A new Ducktail phishing campaign is spreading a never-before-seen Windows information-stealing malware written in PHP used to steal Facebook accounts, browser data, and cryptocurrency wallets.
Ducktail phishing campaigns were first revealed by researchers from WithSecure in July 2022, who linked the attacks to Vietnamese hackers.
Those campaigns relied on social engineering attacks through LinkedIn, pushing .NET Core malware masquerading as a PDF document supposedly containing details about a marketing project.
The malware targeted information stored in browsers, focusing on Facebook Business account data, and exfiltrated it to a private Telegram channel that acted as a C2 server. These stolen credentials are then used for financial fraud or to conduct malicious advertising.
Zscaler now reports spotting signs of new activity involving a refreshed Ducktail campaign that uses a PHP script to act as a Windows information-stealing malware.
A PHP information-stealing malware
Ducktail has now replaced the older NET Core information-stealing malware used in previous campaigns with one written in PHP.
Most of the fake lures for this campaign are related to games, subtitle files, adult videos, and cracked MS Office applications. These are hosted in ZIP format on legitimate file hosting services.
When executed, the installation takes place in the background while the victim sees fake ‘Checking Application Compatibility’ pop-ups in the frontend, waiting for a fake application sent by the scammers to install.
The malware will ultimately be extracted to the %LocalAppData%\Packages\PXT folder, which includes the PHP.exe local interpreter, various scripts used to steal information, and supporting tools.
The PHP malware achieves persistence by adding scheduled tasks on the host to execute daily and at regular intervals. At the same time, a generated TMP file runs a parallel process to launch the stealer component.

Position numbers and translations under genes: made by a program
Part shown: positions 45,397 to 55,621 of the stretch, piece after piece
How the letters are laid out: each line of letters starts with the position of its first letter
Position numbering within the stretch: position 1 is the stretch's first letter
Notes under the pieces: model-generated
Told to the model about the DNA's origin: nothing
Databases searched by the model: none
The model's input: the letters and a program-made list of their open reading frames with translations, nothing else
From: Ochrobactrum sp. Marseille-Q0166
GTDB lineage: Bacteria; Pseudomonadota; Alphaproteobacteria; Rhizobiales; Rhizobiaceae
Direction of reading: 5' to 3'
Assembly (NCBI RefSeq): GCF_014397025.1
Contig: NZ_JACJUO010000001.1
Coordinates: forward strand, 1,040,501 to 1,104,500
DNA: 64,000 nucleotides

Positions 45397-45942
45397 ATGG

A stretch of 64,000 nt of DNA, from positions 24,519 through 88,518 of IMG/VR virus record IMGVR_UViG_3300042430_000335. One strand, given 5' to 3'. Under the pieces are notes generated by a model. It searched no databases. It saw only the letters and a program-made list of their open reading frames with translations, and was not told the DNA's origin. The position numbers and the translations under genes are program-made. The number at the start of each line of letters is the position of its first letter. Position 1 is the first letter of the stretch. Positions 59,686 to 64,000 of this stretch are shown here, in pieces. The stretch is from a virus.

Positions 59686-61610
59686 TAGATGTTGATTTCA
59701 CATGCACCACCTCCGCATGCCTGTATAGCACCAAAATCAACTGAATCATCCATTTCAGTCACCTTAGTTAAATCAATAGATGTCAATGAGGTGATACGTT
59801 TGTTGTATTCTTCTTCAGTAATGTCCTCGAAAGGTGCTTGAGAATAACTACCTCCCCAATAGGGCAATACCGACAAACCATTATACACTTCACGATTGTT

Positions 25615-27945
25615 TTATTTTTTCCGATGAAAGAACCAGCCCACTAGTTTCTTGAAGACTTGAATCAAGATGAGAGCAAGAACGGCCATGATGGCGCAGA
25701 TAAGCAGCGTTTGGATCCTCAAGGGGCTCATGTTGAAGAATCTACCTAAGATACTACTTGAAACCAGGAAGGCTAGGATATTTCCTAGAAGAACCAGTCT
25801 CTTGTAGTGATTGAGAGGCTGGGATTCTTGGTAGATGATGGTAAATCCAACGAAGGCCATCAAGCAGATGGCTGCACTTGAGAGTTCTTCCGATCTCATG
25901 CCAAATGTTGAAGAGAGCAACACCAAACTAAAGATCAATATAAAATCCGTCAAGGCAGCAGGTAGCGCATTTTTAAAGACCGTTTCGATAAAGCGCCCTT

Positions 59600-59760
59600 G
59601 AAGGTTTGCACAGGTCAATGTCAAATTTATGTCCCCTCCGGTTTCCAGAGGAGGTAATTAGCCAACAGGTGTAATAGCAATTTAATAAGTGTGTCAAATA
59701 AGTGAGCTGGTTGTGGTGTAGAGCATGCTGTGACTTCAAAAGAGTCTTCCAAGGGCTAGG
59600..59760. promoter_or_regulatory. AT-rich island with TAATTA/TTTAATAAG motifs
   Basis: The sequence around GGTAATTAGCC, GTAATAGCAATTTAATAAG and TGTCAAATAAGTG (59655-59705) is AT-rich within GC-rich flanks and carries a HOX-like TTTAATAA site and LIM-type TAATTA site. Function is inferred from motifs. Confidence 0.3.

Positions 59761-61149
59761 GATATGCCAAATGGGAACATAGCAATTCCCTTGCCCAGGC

The stealer’s code is an obfuscated (Base64) PHP script, which is deciphered directly on memory without touching the disk, minimizing the chances of being detected.
The targeted data includes extensive Facebook account details, sensitive data stored in browsers, browser cookies, cryptocurrency wallet and account information, and basic system data.
The collected information isn’t exfiltrated to Telegram anymore but instead stored in a JSON website that also hosts account tokens and data required to perform on-device fraud.
Expanding the targeting scope
In the previous campaign, Ducktail targeted employees of organizations working in the financial or marketing department of companies who would likely have permission to create and run advertising campaigns on the social media platform.
The goal was to take control of those accounts and direct payments to their bank accounts or run their own Facebook campaigns to promote Ducktail to more victims.
In the latest campaign, however, Zscaler noticed that the targeting scope has been broadened to include regular Facebook users and to siphon whatever valuable information they may have stored in their accounts.
Still, if the account type is determined to be a business account, the malware will attempt to fetch additional information about payment methods, cycles, amounts spent, owner details, verification status, owned pages, PayPal address, and more.
Ducktail’s evolution and attempt to evade subsequent monitoring by security researchers indicates that the threat actors aim to continue their profitable operations.
Users are advised to be watchful with instant messages on LinkedIn and treat file download requests with extra caution, especially cracked software, game mods, and cheats.